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By Andi Bourne

Clarke Named Fulbright Scholar, Heads to Nepal


Photo provided.

Lily Clarke in Nepal during her Fulbright interview in February.

SWAN VALLEY - Lily Clarke, former resident of Condon, is one of five alumni from Lewis & Clark College in Portland, Ore. to receive a Fulbright Scholarship. She will spend a year working on a research fellowship in Nepal conducting ethnomycology (combining anthropology and mycology, the study of mushrooms) and assessing the current state of community-managed forests.

Clarke attended Salmon Prairie School through eighth grade and graduated from Hellgate High School. She became interested in biology when she had the opportunity to do yearly ecological field studies with Salmon Prairie School.

"I really enjoyed having the chance to study the changes in the forest and streams each year," said Clarke. "Throughout high school I began noticing the changes happening in the Swan due to climate change and development, and this got me even more interested in biology."

She pursued a degree in biology at Lewis & Clark. In her sophomore year she applied for the Presidential Scholarship for Academic Engagement by writing an original interdisciplinary research proposal.

"I sought inspiration from one of my favorite biology teachers at Lewis & Clark, and he asked me, 'What is an organism you connect with?" said Clarke. "I thought of the many summers my family and I climbed the mountains in the Swan searching for fire morel mushrooms."

Clarke soon realized that there was no research to assess why morels appear following a fire or how they may contribute to forest recovery.

"This in turn leads to very loose management of harvesting fire morels, and with so many people going to the slopes to harvest morels for personal and marketable purposes, I decided this would be the most interesting and impactful study I could do," said Clarke.

Clarke received the Presidential Scholarship in 2013 and did a three-year independent study on fire morels in the Condon area. Because her results conflicted with some new studies, she is currently on a contract to continue her research on mushrooms and forest ecology in Germany under the supervision of Dr. Francois Buscot, a renowned morel mycologist, through the end of June. Clarke said this research has the potential to provide more knowledge on how morels contribute to the ecosystems making stricter harvesting regulations essential as fires continue to increase in frequency and severity.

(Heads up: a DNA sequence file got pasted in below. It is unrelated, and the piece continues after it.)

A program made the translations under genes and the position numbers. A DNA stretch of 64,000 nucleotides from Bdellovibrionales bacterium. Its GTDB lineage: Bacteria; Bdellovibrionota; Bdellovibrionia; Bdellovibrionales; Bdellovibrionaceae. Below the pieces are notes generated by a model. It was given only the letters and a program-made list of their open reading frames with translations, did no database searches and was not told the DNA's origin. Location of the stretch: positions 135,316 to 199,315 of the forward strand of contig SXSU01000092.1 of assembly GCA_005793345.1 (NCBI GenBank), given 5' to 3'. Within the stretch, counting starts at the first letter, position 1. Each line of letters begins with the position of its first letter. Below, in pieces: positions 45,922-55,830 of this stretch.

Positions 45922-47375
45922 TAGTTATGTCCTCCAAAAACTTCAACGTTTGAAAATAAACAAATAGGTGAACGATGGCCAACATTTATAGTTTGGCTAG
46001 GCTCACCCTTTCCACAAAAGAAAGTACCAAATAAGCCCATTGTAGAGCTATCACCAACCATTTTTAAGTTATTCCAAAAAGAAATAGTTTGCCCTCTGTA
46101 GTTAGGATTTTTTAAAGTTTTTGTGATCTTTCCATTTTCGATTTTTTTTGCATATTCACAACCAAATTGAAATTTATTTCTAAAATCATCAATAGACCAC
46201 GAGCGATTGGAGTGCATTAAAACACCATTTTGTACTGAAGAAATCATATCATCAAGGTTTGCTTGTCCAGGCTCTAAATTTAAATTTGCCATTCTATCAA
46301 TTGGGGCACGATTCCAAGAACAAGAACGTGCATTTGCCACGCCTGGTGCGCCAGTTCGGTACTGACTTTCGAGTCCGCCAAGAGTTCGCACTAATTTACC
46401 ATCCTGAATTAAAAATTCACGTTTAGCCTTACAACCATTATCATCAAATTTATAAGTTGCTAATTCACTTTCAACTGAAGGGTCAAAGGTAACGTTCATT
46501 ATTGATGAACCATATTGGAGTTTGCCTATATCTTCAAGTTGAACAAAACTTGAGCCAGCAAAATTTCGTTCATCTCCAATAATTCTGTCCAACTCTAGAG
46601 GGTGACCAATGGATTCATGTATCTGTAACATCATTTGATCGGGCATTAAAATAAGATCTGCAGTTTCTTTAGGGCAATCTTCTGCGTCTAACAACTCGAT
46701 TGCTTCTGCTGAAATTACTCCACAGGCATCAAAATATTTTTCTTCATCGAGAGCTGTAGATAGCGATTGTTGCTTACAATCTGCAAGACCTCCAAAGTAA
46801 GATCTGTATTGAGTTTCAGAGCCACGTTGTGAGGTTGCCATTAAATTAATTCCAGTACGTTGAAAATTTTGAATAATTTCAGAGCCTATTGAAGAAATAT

Clarke graduated from Lewis & Clark College in May 2015. She wrote a proposal for the Fulbright Research Scholarship that would encompass how communities in Nepal utilize mushrooms and the local forest and how this impacts the health of both the forest and the people.

"Growing up in Condon, I saw how intricately intertwined the lives of the people are with the local ecology," said Clarke. "From this I believe that ecology and the effects it has on the local community and vice versa cannot be separated."

In many parts of Nepal, Clarke said that there is a rich knowledge of the medicinal and edible uses of mushrooms. Mushrooms are also a huge contributor to the economy of small villages in the mountains of Nepal and mushroom biodiversity is a good indicator of forest health.

Clarke received the Fulbright Scholarship and will begin her research fellowship in Nepal in July. The questions she will address include:

• Assess the biodiversity of mushrooms in community-managed forests to assess how well they are being managed. Clarke hypothesizes that there is not enough wood being left to decay and recycle nutrients into the soil because down wood is gathered for firewood.

• How do Nepalese communities at different elevations utilize mushrooms, and how well are these mushrooms being conserved?

• Teach mushroom cultivation, as many villages are interested in this for nutritional and economic reasons.

• Help the reforestation efforts in Nepal by helping them write grants to science foundations.

Photo provided.

Lily Clarke with morel mushrooms during her research in Germany.

"I am incredibly honored and thrilled to have received the Fulbright Research Scholarship. It is a great opportunity for me to make an impact in the world. Because from an early age I was surrounded by people who believed in me, I pursued activities and intense academics, scholarships that allowed me to attend a very respected college, grants that allowed me to pursue my interests, and all of this also connects to my love of the environment that developed from growing up in the Swan," said Clarke. "All of these things happened because I, a girl from small town Montana, have a great support system and have been inspired by so many people."

Clarke encouraged students in the Seeley Lake and Condon areas to pursue higher education because "you never know what scholarships or opportunities may await you when you make the effort to pursue higher education and the opportunities that may come thereafter."

Clarke continued, "I believe that we have a unique knowledge base and unique experiences from growing up in the Swan and Seeley, and if students use that to their advantage when applying to schools and beyond, people will be interested in them."


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